From Light to Sound


type: individual
date: Oct 1, 2019



1. Testing Phototransistor as a Analog Input








This circuit is to use phototransistor as a analog input, and directly use it to change frequency of a sound output.

As written in previous post, I had a trouble making phototransistor work.
I worked it out finally, which was to put the pin on the flipside. Unlike LED pins, the longer side should be connected to ground and the shorter side to power. 

Also, eventhough phototransistor itself has high resistance, I had to put resistor before connecting to ground to have a clear output value.

void setup() {
Serial.begin(9600);
}

void loop() {
int ptState;
ptState = analogRead(A1);
int pitch = map (ptState,0,1023,200,1800);
Serial.println(pitch);
tone(8,pitch,10);
delay(1000);
}





2. Phototransistor as a Keyboard









After testing phototransistor, I wanted to develop it into a multi-sensor input, working like a “keyboard”.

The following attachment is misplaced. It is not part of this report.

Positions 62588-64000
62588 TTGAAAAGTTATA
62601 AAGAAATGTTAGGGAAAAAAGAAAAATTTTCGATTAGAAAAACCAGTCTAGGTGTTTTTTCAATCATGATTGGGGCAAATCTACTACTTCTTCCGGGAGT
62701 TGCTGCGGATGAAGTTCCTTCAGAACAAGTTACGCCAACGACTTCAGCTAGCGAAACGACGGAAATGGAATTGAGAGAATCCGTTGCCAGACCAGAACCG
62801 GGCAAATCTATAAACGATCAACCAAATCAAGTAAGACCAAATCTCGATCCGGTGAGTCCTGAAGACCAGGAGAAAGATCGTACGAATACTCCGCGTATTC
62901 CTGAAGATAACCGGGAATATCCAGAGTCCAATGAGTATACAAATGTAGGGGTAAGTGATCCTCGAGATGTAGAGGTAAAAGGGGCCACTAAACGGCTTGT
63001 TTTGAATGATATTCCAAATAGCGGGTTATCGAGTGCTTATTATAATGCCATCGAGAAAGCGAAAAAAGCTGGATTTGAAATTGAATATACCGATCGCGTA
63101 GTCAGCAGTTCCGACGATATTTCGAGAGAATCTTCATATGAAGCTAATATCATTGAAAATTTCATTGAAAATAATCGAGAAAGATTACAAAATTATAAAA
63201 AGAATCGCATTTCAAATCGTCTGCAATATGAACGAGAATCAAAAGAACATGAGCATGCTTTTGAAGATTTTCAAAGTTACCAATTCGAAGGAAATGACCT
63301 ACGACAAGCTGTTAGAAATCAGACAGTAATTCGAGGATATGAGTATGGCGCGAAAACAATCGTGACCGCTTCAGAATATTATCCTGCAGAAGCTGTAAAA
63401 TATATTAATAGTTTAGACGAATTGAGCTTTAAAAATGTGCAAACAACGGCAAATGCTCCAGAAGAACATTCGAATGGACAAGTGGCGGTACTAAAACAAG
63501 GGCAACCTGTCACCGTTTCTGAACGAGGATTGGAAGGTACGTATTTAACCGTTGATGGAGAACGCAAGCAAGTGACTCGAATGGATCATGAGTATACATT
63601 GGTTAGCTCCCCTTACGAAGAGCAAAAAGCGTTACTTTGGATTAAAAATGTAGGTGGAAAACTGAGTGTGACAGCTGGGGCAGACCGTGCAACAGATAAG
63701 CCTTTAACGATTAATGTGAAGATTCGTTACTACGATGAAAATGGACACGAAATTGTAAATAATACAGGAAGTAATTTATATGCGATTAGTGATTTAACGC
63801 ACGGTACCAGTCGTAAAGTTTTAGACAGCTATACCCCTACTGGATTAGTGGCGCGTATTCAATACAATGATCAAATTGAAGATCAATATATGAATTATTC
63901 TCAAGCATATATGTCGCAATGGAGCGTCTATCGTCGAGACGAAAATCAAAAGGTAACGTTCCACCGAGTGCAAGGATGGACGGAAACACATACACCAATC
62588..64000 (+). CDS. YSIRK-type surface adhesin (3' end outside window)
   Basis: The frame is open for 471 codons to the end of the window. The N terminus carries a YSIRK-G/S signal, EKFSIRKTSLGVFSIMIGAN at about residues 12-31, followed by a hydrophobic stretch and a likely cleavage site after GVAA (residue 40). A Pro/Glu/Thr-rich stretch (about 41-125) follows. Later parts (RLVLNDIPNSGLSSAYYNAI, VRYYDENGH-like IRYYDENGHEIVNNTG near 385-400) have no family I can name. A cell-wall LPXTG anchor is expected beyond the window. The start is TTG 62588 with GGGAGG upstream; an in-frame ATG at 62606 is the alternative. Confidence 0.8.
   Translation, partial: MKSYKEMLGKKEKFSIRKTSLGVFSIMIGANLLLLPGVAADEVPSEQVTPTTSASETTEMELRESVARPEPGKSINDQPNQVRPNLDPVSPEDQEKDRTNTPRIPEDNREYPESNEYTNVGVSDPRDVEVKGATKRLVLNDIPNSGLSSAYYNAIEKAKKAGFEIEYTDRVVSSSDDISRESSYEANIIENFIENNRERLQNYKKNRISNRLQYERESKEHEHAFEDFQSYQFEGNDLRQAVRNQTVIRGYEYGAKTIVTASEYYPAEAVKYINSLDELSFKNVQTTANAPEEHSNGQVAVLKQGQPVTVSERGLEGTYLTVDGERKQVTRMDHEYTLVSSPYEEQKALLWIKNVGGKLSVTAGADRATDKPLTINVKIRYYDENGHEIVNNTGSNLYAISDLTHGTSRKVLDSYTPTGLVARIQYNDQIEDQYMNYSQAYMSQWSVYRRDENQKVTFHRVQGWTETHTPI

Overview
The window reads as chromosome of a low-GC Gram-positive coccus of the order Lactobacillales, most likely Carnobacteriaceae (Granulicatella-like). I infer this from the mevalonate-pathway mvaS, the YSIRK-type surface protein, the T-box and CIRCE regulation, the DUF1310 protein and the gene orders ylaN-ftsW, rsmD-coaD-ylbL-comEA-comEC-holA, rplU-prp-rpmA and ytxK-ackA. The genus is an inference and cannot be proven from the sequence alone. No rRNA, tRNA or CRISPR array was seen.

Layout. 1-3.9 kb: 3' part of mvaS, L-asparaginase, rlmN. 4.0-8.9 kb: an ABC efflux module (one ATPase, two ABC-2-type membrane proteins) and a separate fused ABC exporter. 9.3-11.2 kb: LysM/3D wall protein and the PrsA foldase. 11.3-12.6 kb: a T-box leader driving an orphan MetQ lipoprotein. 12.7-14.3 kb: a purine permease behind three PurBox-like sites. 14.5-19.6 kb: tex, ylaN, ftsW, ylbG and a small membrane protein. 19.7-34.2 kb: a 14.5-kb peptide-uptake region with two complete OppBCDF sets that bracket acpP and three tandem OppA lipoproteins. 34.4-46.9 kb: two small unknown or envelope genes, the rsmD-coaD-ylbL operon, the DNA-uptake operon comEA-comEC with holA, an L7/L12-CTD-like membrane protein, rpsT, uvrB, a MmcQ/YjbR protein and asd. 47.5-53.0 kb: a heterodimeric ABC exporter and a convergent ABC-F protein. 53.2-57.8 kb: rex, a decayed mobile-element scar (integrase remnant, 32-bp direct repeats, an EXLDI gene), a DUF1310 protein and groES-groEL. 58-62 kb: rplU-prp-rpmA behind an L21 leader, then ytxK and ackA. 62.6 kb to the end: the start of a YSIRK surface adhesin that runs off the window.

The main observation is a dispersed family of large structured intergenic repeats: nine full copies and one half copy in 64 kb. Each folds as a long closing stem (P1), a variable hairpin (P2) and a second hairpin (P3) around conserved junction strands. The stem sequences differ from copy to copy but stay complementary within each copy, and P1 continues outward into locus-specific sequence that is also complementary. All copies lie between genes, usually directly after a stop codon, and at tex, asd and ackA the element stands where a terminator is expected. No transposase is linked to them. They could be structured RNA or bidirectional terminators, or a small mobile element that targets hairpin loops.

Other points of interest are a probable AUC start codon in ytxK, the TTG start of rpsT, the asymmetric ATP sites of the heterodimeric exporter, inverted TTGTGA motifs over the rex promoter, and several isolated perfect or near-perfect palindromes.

How to:

a. The size of resistant is direct proportion to the maximum of the value range. In this circuit I used 30k ohm resistor for each phototransistor. 

b. With 30k ohm resistor, I was able to get a range from 60(no light) to 1000 (direct flash light).

c. Then I grouped some of the ranges into four. While each phototransistor gives each value, it will fall into one of the ranges and play the designated note, which is pulled from “pitches.h” library.








code

#include "pitches.h"

const int threshold0 = 750;
const int threshold1 = 150;
const int threshold2 = 75;

int notes0[ ] = {
NOTE_A4, NOTE_B4, NOTE_C3
};
int notes1[ ] = {
NOTE_F7, NOTE_G3, NOTE_C5
};
int notes2[ ] = {
NOTE_D5, NOTE_G5, NOTE_E5
};
int notes3[ ] = {
NOTE_F6, NOTE_G6, NOTE_A6
};

void setup() {

}

void loop () {
for (int thisSensor = 0; thisSensor < 3; thisSensor++){

int sensorValue = analogRead (thisSensor);

if (sensorValue > threshold0) {
tone(8, notes0[thisSensor], 20);
}
if (sensorValue > threshold1 && sensorValue < threshold0) {
tone(8, notes1[thisSensor], 20);
}
if (sensorValue > threshold2 && sensorValue < threshold1) {
tone(8, notes2[thisSensor], 20);
}
if (sensorValue < threshold2) {
tone(8, notes3[thisSensor], 20);
}

Serial.print target="_blank">Serial.print(thisSensor);
Serial.print(" : ");
Serial.println(sensorValue);
delay(100);
}
}

Serial monitor




Soldering the speaker




© ymchoi 2019